Jules Verne, The Mysterious Island, 1874: "Yes, my friends, I believe that water will one day be employed as fuel, that hydrogen and oxygen which constitute it, used singly or together, will furnish an inexhaustible source of heat and light, of an intensity of which coal is not capable." -- -- -- -- What if there was a way to capitalize Norways offshore wind potential while becoming one of the largest producers of the fuel of the future - hydrogen? This study elaborates the idea of offshore hydrogen production platforms that could be used to produce hydrogen from offshore wind. Norway is one of the largest producers of fossil fuels and a clean energy pioneer. As the Norwegian energy demand can be covered with hydropower, there is no need to capitalize offshore wind potentials - unless there is another way: by using offshore wind potentials to produce clean hydrogen Norway can develop a large scale hydrogen production economy, maintainting both a leading role in fuel production and clean energy pioneering.
The necessity to reduce green house gas emission and growing difficulties in fossil fuel recovery raise great challenges for the scientific community to develop efficient, low cost alternative energy sources. Hydrogen is sought by many as a way to store and transport energy produced from renewable sources. As a fuel hydrogen produces only water on burning and is not toxic in any way. Photolytic processes are very attractive for hydrogen production due to the zero greenhouse gas emissions, however, they can be commercially used only if limitations related to low efficiency and poor stability can be resolved. In this work we describe a novel cell structure for stable photo electrochemical water splitting that can be prepared by electrodeposition from ionic liquids at high temperature. The deposition methods developed here provide low cost and efficient way to synthesise high quality semiconductors and their alloys. The concept presented in this work can potentially be applied to a variety of efficient, yet unstable systems to achieve efficient and long lasting water splitting.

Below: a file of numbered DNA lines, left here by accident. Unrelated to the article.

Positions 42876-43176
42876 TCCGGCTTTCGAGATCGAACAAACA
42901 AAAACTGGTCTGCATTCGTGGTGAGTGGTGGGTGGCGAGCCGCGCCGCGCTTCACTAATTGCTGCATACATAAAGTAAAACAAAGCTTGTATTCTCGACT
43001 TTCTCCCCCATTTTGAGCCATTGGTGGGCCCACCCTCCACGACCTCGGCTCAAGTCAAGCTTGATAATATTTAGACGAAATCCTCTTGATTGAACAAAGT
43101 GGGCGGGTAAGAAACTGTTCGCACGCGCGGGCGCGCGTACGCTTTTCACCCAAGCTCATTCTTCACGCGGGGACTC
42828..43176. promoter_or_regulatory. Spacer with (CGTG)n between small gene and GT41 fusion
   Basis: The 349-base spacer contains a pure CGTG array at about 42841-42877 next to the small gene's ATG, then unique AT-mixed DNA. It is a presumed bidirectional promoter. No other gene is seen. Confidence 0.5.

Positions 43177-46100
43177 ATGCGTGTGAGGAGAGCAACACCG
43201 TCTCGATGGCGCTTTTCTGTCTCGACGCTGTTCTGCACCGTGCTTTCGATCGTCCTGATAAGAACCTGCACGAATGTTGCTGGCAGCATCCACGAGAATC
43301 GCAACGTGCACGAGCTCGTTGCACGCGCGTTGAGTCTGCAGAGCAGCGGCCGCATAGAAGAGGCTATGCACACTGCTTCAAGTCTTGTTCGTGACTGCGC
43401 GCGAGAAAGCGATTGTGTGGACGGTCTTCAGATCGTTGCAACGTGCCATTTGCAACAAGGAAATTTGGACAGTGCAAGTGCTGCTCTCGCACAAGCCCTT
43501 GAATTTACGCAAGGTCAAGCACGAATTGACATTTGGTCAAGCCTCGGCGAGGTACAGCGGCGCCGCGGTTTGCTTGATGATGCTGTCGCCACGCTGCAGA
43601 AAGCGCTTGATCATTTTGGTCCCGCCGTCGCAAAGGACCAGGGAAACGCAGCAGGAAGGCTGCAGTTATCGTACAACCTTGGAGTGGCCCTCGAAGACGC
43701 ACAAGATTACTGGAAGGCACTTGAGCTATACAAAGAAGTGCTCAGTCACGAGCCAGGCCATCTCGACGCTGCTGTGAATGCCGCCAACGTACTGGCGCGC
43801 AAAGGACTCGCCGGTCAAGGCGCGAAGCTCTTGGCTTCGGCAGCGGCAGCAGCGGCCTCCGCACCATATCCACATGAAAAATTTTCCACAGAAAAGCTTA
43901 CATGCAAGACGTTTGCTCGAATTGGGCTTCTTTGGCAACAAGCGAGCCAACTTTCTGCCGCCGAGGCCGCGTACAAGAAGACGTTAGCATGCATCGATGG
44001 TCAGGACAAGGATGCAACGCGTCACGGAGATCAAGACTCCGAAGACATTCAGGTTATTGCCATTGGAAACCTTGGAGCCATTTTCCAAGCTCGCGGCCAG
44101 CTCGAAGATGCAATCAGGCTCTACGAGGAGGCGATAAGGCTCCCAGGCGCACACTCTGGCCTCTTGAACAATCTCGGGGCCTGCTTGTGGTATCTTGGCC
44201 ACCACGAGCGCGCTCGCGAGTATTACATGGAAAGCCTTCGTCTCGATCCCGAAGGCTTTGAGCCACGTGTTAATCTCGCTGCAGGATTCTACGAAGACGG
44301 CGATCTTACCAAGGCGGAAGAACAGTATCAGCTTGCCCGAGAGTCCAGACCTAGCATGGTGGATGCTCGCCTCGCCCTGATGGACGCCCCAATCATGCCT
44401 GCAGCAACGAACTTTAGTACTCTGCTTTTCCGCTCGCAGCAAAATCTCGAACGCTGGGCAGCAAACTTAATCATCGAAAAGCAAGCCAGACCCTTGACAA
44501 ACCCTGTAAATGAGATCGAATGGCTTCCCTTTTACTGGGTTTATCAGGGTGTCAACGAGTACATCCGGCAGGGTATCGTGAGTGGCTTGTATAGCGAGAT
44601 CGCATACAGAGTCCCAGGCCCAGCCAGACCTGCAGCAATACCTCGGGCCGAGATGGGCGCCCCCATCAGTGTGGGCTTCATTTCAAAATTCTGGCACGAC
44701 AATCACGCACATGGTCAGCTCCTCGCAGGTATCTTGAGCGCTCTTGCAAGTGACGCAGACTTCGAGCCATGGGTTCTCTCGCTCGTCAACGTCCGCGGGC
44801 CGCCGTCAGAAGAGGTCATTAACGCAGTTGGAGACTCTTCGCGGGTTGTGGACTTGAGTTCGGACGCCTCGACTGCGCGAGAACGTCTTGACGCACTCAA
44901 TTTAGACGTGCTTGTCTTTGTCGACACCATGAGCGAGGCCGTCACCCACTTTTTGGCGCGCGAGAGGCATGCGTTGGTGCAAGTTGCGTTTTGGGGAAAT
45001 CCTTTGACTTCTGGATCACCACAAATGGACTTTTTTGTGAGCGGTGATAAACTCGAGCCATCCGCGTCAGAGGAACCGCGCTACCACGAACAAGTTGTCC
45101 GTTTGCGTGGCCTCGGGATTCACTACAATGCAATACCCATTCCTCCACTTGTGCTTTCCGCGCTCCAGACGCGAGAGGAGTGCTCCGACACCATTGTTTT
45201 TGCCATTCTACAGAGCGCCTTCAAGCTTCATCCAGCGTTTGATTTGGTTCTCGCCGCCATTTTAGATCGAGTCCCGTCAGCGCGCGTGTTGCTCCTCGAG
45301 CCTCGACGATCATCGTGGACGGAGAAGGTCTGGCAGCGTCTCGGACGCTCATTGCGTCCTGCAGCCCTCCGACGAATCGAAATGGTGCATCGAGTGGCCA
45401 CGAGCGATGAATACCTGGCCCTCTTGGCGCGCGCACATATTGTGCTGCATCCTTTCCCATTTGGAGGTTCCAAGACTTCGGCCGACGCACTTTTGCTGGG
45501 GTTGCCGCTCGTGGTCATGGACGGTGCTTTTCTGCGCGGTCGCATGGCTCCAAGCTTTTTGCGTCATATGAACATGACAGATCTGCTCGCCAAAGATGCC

The actualization of a hydrogen economy requires cost-effective and environmentally benign solutions to hydrogen production. Chemical energy in the form of hydrogen can be stored and converted into electricity at whatever time is needed. Photoelectrochemical (PEC) water splitting is a carbon-neutral process which converts solar energy into chemical energy (hydrogen) using a light-absorbing semiconducting material to generate the necessary photovoltage to split water into hydrogen and oxygen. So far, record efficiencies in solar-to-hydrogen conversion have been achieved using p-type semiconductors, but only with very expensive materials. However, the spread of this technology relies on the development of semiconductor electrodes made of cheap and abundant elements that are stable in water for a reasonable long time. The semiconductors investigated in this dissertation are cost-effective cuprous oxide electrodes having p-type conductivity, which is ideal for photocathode application. A record efficiency could be achieved by atomically depositing layers of water-stable oxides atop of cuprous oxide, which is otherwise intrinsically unstable in water under irradiation.
The current world’s economy and energy need depends substantially on fossil fuels. This has led to the exhaustive depletion of these non-renewable resources, which has simultaneously resulted in the global warming due to increased green house gas emissions. Hydrogen has the largest energy content per unit weight (32.67 kW/kg) of any known fuel, and can be generated by various ways. When used as a fuel, molecular hydrogen produces only pure water as a by-product. Biohydrogen has potential to become an inexhaustible, cost effective and renewable source of clean energy. Biohydrogen production being less energy intensive can be carried out under ambient temperature and pressure in comparison to chemical or electrochemical ones. Dark fermentation under anaerobic conditions has potential to yield hydrogen at a very high rate with various organic substrates and carbohydrates rich wastes. In the current book, study of an efficient hydrogen producing microbe isolated from cow dung has been incorporated. The microbe was characterized by biochemical tests and 16S rRNA gene sequencing. The different physico-chemical parameters to increase the optimum yield of hydrogen have been reported.